It’s another week here at BCB After Dark: the hippest hangout for night owls, early risers, new parents and Cubs fans abroad. Come on in on this fine evening. We’re so glad to see you again. Let us take your hat and coat. The dress code is casual. The companionship is warm. There’s still a good table available. Bring your own beverage.
BCB After Dark is the place for you to talk baseball, music, movies, or anything else you need to get off your chest, as long as it is within the rules of the site. The late-nighters are encouraged to get the party started, but everyone else is invited to join in as you wake up the next morning and into the afternoon.
Last week I asked which non-roster invitee would you keep on the Cubs Opening Day roster, Ben DeLuzio or Mike Tauchman. By a vote of 56 percent to 44, you chose Tauchman’s power over DeLuzio’s speed.
Here’s the part where I talk about jazz and movies. You’re free to skip ahead to the baseball question at the end. You won’t hurt my feelings.
There’s no way that I can adequately pay justice to the career of Wayne Shorter, who left us last week at the age of 89. To put it in baseball terms, Shorter was a surefire no-doubt first-ballot Hall of Famer. As both a saxophonist and a songwriter, there were few that equaled him in the world of music. Shorter excelled as a solo artist, as a member of the Jazz Messengers and the Second Great Miles Davis Quintet, and as the founder and leader of the jazz fusion group Weather Report. Shorter always at the center of the story of the last sixty years of jazz. He always played with the best in the business. On Shorter’s first album from 1959, he played with such greats as Lee Morgan, Wynton Kelly, Paul Chambers and Jimmy Cobb. His final album, released just last year, was Live at the Detroit Jazz Festival. It was recorded in 2017 with Esperanza Spalding, Terri Lyne Carrington and Leo Genovese. If there’s a great jazz musician from the late-fifties to the early-twenties, Shorter most likely played with them.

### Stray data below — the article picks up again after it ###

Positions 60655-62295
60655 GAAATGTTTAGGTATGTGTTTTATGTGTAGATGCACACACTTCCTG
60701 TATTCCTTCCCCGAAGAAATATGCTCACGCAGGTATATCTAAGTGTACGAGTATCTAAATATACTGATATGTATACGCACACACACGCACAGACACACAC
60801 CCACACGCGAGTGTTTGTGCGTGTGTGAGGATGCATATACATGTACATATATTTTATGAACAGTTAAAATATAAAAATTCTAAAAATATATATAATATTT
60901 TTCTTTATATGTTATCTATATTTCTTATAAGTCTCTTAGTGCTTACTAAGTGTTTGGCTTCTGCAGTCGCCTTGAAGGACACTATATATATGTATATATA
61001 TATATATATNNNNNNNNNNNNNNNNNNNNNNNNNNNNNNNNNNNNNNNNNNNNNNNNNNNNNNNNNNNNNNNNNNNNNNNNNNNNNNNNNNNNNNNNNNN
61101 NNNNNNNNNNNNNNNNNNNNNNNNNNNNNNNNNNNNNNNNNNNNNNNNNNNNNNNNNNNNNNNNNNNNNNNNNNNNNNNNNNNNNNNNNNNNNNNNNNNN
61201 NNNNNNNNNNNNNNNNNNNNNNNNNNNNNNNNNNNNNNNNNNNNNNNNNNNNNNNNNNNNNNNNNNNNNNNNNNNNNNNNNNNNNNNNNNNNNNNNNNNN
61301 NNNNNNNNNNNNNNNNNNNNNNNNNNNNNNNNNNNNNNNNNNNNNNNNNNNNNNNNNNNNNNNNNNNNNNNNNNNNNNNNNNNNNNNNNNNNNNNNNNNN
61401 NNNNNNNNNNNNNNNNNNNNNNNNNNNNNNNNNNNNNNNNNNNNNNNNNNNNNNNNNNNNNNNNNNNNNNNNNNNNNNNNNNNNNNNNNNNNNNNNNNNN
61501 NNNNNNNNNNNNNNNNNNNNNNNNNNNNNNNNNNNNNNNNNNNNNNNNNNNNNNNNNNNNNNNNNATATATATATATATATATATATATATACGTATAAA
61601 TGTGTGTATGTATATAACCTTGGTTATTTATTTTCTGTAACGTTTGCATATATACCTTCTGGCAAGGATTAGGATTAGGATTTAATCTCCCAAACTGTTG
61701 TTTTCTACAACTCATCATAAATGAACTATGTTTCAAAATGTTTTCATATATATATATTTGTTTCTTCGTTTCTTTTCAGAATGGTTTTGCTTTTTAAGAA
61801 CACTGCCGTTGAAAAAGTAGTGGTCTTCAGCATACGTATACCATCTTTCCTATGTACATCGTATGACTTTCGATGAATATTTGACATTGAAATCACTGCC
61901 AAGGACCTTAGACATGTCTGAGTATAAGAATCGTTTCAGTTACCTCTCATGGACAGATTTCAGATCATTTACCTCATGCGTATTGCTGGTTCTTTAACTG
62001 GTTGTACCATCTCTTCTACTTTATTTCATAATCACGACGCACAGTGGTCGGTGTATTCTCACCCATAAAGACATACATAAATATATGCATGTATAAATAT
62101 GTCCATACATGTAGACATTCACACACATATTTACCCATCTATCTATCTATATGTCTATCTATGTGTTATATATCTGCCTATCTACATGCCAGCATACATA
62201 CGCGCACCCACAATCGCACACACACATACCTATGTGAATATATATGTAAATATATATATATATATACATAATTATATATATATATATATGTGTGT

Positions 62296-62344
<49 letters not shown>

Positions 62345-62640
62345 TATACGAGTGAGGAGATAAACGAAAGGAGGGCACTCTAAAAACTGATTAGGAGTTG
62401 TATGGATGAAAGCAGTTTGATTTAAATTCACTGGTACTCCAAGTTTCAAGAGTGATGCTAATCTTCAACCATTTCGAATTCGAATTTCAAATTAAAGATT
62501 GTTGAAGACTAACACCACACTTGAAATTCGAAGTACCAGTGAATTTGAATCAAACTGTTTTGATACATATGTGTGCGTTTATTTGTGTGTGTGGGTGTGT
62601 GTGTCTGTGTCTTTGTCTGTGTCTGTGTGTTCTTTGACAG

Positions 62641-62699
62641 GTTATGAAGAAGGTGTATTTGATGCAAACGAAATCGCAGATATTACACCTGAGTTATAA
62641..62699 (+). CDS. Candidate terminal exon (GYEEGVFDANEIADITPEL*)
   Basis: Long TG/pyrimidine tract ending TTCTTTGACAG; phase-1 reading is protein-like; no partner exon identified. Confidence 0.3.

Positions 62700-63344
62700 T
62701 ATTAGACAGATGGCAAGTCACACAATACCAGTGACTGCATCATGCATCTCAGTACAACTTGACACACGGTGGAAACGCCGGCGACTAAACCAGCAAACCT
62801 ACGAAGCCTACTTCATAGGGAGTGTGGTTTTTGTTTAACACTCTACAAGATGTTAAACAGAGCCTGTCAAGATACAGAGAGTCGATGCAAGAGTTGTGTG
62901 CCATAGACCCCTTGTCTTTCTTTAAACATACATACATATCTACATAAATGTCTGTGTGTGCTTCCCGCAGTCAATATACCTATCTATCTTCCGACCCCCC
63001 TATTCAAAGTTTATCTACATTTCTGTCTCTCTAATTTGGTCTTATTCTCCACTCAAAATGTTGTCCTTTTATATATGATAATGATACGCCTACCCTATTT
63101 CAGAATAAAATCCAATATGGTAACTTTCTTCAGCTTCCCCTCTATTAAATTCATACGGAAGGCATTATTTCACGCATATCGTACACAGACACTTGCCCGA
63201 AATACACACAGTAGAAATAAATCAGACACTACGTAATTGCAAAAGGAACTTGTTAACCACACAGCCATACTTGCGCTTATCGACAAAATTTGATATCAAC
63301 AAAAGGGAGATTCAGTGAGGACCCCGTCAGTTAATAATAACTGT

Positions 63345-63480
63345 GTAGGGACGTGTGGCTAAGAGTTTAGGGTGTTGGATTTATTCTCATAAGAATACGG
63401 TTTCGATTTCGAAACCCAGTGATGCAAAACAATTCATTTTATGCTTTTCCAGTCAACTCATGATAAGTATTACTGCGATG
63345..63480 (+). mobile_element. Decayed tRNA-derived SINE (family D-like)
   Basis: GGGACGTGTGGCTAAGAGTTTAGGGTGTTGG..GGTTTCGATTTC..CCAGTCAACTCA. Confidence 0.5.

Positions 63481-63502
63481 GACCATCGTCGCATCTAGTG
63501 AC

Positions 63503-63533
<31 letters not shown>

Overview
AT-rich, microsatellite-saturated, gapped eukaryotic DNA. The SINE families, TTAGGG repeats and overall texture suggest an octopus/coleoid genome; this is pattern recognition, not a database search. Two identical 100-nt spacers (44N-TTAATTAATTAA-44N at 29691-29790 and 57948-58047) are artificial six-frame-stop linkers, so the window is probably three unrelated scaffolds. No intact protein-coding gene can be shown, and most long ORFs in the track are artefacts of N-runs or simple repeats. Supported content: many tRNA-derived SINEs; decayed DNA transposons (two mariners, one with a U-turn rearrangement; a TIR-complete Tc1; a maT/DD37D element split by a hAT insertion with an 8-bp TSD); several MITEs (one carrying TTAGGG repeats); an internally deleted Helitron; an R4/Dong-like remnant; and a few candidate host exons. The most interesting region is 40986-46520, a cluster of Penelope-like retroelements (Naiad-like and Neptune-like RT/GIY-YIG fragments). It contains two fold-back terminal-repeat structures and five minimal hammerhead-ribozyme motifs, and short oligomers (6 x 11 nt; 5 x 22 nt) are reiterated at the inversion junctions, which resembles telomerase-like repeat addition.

He was also a great songwriter. Whereas many jazz musicians mostly or exclusively play songs written by other people, Shorter mostly wrote his own pieces. Shorter even wrote the music for many of the groups he was in led by other musicians. For example: on Miles Davis’ 1968 album Nefertiti, Shorter wrote three of the six tracks, including the title song.
This week is Wayne Shorter week at BCB After Dark. To be honest, three days is not enough time. But I’m sure that we’ll feature more of his music in the months to come. Heck, I just featured him a few weeks ago in the Miles Davis Quintet playing “I Fall in Love Too Easily.”
Perhaps Shorter’s best album as a band leader (and certainly his most famous) is 1964’s Speak Like A Child. Here’s the title track from that album, written by Shorter. It features two other members of the Second Great Miles Davis Quintet, Ron Carter on bass and Herbie Hancock on piano. Freddie Hubbard is on trumpet and Elvin Jones is on drums.
Now that the BCB Winter Noir Classic is over, I guess I have to go back to what I was doing before. We’ll try to come up with something almost as good next winter.
One thing that’s been suggested is a spy movie tournament, and while I’m not committing to that here, I am going to give you a chance to sound off on spy films. In particular, I’m asking you about the iconic spy, the ne plus ultra of cinematic espionage, James Bond.